A network setup where each computer and network device is interconnected with one another, allowing for most transmissions to be distributed, even if one of the connections go down. This topology is not commonly used for most computer networks as it is difficult and expensive to have redundant connection to every computer. However, this topology is commonly used for wireless networks. Below is a visual example of a simple computer setup on a network using a mesh topology. Flooding or routing technique is used in mesh topology. Types of Mesh Network topologies:
1)Full Mesh Topology
In this, like a true mesh, each component is connected to every other component. Even after considering the redundancy factor and cost of this network, its main advantage is that the network traffic can be redirected to other nodes if one of the nodes goes down. Full mesh topology is used only for backbone networks.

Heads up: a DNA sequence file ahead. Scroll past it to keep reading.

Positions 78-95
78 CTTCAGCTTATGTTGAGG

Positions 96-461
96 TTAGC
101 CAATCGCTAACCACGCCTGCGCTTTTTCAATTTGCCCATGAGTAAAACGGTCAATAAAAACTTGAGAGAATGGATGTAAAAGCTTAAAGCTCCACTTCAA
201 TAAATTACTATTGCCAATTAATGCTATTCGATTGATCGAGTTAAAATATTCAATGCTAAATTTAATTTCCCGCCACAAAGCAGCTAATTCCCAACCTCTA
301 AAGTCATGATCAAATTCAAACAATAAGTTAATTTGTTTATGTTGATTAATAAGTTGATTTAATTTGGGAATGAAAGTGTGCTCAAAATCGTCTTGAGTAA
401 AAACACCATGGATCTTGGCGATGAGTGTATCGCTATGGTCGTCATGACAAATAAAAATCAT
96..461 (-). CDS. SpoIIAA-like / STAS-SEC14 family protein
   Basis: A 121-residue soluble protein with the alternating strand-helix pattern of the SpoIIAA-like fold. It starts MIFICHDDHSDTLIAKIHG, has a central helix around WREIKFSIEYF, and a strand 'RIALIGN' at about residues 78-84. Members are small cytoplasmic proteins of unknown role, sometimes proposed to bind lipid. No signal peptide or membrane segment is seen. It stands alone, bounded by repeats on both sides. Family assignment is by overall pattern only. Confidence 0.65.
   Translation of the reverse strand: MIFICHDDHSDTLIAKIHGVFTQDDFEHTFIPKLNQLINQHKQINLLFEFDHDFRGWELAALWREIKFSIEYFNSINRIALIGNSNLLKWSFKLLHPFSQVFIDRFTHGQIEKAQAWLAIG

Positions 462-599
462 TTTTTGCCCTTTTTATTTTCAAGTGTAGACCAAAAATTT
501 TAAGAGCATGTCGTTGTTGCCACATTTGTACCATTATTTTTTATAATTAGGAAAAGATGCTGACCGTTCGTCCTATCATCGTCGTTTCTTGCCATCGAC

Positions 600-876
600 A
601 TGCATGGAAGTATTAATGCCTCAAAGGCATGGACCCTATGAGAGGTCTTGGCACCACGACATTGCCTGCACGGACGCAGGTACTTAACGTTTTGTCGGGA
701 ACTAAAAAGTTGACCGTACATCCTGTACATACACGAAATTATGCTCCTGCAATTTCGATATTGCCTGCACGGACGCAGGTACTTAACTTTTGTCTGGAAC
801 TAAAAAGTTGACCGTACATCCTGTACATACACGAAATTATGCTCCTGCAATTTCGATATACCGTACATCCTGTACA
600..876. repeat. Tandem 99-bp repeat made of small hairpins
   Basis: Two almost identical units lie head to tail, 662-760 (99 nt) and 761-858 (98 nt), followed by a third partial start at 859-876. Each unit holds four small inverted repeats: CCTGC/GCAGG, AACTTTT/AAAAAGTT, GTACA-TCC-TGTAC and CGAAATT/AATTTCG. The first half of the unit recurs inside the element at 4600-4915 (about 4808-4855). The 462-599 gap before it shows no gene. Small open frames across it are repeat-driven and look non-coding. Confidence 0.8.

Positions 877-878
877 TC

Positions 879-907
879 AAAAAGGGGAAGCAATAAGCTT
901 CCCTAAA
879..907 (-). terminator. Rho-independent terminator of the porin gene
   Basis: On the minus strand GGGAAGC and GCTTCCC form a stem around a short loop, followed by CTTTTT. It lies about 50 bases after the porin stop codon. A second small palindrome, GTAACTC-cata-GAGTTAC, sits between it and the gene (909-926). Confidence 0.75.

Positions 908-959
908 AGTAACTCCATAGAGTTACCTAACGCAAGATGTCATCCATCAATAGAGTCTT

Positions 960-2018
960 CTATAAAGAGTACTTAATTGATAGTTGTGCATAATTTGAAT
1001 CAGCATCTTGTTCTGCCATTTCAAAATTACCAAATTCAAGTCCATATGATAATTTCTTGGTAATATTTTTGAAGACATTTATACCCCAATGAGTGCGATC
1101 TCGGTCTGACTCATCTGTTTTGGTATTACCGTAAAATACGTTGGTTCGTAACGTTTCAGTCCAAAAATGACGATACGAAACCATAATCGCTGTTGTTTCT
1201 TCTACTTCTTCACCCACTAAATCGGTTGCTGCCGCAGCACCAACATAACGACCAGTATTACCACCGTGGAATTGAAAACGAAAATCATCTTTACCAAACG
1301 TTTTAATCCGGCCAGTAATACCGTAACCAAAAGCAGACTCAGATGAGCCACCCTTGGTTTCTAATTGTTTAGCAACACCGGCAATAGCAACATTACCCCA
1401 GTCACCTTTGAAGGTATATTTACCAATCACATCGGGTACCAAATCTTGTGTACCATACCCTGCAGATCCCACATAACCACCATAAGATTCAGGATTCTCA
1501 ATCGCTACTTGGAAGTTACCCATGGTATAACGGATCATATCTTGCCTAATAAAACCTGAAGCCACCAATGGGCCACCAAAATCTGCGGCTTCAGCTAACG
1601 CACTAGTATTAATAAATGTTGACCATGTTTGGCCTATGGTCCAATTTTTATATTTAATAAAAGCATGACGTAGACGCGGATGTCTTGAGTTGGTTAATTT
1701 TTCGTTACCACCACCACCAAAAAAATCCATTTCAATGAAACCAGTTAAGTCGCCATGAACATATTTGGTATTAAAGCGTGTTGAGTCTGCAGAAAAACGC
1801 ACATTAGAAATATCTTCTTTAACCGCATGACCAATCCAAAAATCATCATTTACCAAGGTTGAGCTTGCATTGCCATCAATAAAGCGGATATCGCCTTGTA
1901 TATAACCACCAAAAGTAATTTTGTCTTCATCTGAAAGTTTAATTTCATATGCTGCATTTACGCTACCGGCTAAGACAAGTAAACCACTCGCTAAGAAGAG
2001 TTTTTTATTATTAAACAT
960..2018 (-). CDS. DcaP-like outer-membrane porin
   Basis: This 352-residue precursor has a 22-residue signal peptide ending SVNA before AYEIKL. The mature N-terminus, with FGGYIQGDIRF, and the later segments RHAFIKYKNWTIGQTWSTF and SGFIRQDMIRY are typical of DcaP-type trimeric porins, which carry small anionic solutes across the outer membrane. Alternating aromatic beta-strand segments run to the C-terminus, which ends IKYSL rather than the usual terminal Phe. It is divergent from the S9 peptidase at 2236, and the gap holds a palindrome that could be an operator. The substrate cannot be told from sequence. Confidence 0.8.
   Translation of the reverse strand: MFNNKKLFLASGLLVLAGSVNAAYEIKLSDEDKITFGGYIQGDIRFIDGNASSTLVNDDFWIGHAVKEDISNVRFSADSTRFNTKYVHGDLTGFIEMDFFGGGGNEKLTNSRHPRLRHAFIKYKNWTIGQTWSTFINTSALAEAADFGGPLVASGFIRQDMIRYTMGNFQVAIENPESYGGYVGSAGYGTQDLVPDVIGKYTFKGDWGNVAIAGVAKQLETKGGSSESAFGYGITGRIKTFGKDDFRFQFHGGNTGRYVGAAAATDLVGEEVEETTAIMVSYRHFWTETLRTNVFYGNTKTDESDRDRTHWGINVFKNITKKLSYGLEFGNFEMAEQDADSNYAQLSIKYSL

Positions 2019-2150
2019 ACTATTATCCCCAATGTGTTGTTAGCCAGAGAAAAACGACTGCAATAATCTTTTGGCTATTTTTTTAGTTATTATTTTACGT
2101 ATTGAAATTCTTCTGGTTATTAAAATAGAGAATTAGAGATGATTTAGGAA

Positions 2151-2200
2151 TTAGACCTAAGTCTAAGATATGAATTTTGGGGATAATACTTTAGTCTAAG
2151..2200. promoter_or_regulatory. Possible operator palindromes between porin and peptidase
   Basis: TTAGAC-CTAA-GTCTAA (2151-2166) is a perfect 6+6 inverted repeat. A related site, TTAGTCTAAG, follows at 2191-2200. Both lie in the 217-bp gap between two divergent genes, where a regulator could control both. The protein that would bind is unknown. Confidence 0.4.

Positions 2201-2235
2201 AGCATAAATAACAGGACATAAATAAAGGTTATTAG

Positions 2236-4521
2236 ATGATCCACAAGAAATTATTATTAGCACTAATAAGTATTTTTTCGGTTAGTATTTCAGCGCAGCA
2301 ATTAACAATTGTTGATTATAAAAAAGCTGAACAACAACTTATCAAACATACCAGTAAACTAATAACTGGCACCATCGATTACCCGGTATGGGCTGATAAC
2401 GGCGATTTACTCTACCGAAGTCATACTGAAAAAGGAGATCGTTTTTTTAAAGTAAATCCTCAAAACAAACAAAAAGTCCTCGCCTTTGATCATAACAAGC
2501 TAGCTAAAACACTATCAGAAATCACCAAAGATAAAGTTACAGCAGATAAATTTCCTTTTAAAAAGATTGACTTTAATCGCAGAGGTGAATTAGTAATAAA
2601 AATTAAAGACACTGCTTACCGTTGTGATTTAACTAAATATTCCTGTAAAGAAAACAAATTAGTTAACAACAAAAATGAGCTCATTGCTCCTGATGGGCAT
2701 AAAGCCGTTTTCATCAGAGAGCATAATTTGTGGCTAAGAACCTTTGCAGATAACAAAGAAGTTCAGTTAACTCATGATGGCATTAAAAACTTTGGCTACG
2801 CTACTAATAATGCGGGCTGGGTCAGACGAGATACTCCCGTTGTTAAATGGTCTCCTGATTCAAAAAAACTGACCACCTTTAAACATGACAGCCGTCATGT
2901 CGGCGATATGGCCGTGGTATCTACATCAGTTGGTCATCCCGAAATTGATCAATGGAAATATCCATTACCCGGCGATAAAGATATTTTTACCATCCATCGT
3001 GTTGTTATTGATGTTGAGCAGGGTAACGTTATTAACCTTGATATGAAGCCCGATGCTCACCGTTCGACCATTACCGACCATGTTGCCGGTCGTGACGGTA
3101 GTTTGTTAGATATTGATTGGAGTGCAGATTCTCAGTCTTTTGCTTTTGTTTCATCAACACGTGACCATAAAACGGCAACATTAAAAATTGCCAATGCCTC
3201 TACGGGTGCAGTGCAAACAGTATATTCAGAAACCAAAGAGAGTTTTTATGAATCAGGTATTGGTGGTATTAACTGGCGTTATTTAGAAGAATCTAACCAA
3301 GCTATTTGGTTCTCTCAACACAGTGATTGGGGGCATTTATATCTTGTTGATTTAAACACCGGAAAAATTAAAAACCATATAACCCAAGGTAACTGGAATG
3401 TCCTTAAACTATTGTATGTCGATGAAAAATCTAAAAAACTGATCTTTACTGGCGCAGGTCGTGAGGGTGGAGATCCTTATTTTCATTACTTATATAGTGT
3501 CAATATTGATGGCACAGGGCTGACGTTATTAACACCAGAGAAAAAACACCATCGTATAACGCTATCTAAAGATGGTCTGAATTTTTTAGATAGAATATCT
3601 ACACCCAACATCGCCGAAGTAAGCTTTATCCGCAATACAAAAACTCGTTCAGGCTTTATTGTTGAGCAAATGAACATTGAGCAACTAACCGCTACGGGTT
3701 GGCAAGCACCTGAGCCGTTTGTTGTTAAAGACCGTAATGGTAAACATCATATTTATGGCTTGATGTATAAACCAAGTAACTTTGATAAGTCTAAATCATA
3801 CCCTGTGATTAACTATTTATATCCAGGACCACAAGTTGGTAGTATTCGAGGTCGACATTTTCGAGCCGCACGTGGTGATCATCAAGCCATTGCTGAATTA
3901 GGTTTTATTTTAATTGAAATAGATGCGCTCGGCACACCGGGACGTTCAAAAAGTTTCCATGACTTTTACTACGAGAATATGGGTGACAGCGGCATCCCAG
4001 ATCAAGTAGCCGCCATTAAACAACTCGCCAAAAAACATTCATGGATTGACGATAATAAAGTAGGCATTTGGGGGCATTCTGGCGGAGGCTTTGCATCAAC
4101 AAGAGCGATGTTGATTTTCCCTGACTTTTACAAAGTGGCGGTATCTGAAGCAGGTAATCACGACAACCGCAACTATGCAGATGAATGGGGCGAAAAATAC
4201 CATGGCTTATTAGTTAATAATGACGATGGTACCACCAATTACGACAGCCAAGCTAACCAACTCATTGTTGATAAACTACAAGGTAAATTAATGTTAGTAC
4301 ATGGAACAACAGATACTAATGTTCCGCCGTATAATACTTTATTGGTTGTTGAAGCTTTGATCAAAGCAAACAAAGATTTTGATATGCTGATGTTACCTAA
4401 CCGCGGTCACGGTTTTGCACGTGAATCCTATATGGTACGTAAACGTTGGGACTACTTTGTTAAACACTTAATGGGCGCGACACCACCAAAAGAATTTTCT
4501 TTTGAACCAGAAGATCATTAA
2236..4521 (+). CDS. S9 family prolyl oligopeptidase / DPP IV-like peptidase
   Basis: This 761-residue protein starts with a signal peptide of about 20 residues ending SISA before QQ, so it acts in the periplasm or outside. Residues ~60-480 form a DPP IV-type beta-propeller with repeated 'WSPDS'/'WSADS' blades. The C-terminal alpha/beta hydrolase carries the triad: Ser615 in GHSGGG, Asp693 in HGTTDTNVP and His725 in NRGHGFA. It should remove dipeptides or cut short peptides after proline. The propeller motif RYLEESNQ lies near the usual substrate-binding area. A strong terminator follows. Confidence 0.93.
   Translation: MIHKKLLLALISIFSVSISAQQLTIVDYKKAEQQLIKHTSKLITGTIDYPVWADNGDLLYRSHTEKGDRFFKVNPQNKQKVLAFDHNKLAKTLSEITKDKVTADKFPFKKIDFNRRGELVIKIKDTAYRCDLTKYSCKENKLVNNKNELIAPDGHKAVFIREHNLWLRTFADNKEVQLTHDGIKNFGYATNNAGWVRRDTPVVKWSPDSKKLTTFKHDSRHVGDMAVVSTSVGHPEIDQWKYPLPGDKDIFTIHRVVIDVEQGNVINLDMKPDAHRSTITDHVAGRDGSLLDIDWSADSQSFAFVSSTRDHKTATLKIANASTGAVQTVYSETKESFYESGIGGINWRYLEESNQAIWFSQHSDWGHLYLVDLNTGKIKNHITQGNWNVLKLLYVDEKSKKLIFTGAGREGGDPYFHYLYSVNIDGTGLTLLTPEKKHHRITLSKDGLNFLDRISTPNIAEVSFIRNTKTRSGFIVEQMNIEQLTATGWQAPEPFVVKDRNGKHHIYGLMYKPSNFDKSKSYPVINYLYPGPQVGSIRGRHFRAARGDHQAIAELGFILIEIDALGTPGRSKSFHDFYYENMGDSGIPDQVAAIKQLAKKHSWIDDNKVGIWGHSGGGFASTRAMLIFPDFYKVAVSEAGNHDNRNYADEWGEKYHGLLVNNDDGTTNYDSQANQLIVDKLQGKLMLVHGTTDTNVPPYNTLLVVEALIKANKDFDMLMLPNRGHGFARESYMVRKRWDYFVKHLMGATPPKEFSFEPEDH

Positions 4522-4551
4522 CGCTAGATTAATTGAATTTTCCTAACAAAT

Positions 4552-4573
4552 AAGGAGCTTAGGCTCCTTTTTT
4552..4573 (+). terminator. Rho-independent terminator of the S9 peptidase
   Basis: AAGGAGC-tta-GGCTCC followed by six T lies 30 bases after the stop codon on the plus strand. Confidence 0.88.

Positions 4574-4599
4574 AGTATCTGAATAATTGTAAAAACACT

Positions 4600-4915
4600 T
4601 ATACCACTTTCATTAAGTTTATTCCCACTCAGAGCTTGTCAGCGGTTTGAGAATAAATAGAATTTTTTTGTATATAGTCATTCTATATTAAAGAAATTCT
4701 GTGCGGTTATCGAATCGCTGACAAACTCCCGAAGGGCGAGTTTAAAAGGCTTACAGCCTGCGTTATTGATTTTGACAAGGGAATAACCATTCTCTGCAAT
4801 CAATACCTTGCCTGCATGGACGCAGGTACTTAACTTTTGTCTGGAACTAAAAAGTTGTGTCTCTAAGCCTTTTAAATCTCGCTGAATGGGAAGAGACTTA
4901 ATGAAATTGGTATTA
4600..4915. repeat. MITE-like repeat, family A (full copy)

2) Partial Mesh Topology
This is far more practical as compared to full mesh topology. Here, some of the systems are connected in similar fashion as in mesh topology while rests of the systems are only connected to 1 or 2 devices. It can be said that in partial mesh, the workstations are ‘indirectly’ connected to other devices. This one is less costly and also reduces redundancy.
Advantages of Mesh topology
- Eliminates traffic problems in links sharing.
- If one link becomes unusable, it does not incapacitate the entire system. Thus, act as robust.
- It has privacy and security.
- Point-to-point link make fault identification and fault isolation easy.
Disadvantages of Mesh topology
- There are high chances of redundancy in many of the network connections.
- Overall cost of this network is way too high as compared to other network topologies.
- Set-up and maintenance of this topology is very difficult. Even administration of the network is tough.
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